Time spent in detention should be counted towards time served. The trial, conviction and sentences imposed in cases already completed must be reviewed in light of the provisions and requirements of ordinary criminal laws and of international standards of fairness.
The same principles should apply to those still detained or imprisoned under the earlier Terrorist and Disruptive Activities (Prevention) Act, 1987 (TADA), a decade after it lapsed.
POTA’s provisions originally came into force in the form of a Presidential decree, known as the Prevention of Terrorism Ordinance (POTO) in October 2001, soon after the September 11 attacks on the United States and the adoption of United Nations Security Council resolution 1373 instructing states to take steps against terrorism. In March 2002, the Indian parliament passed POTA; the act was in force till September 2004, a month before it was to have lapsed.
In the three years of its existence, a total of 217 cases were reportedly investigated under POTA; trials in 116 of these cases were either completed or are ongoing. Around 3,500 persons in 18 Indian states (including a few children in Jharkhand and Tamil Nadu) were held under POTA for varying periods of time. Gujarat is the state with the highest number of detentions and all but one of the 287 people initially held under the act were Muslims.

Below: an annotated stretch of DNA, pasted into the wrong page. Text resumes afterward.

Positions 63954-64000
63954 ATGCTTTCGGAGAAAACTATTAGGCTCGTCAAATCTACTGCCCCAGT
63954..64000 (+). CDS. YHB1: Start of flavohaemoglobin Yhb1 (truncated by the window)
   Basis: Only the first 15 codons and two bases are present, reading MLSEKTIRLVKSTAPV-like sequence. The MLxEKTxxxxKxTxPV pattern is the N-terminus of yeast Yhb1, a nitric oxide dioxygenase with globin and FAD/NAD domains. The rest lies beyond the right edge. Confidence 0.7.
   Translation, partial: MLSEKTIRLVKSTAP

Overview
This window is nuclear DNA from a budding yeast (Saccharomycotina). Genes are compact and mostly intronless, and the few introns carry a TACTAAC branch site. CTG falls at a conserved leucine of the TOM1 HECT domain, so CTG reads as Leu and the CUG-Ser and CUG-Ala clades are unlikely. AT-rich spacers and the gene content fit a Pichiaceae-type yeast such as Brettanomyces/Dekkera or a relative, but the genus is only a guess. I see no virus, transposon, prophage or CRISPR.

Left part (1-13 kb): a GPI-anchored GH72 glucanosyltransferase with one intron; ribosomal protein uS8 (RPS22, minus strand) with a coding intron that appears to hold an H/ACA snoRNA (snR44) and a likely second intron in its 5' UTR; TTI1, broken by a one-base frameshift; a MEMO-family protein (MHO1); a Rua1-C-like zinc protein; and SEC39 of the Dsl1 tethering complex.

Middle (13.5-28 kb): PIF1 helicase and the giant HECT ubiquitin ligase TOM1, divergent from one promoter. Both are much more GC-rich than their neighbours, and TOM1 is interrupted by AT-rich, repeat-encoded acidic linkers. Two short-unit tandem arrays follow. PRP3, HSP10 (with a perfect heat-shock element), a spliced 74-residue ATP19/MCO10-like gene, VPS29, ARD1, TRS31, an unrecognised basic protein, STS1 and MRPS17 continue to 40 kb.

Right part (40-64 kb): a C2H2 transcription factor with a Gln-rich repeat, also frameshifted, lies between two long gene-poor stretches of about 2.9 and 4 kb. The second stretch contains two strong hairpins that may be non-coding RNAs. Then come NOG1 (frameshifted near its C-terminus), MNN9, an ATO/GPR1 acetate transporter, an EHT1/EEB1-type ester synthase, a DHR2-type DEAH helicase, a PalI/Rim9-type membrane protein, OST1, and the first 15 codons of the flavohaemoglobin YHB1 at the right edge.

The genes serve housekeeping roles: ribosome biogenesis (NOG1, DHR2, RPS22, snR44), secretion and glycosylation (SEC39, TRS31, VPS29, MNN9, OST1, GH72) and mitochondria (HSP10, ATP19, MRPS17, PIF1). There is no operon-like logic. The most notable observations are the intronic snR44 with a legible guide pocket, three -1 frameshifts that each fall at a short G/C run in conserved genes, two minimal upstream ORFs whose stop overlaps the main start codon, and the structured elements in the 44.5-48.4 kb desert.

POTA’s predecessor was the TADA, or the Terrorist and Disruptive Activities (Prevention) Act, 1987. This act was allowed to lapse in 1995, following widespread criticism that it was used widely against peaceful political opponents, human rights defenders minorities and marginalised sections of Indian society. Around 77,000 persons had been arbitrarily arrested under TADA and thousands were tortured with a view to extracting confessions from them. Of those arrested, around 72,000 were later released without having been charged or tried. A decade after the TADA lapsed, 147 persons are under detention for offences under that Act, including some held in connection with high profile cases for which trials are still ongoing.
Successive Indian governments have enacted a variety of security legislation at state and federal levels. In the last few decades, legislation including the National Security Act, the Disturbed Areas Act, the Armed Forces Special Powers Act, the Armed Forces (Jammu and Kashmir) Special Powers Act and the Jammu & Kashmir Public Safety Act have spawned abuses.
AMNESTY INTERNATIONAL Public Statement ,
AI Index: ASA 20/026/2006 (Public)
News Service No: 243 Dated on 20 September 2006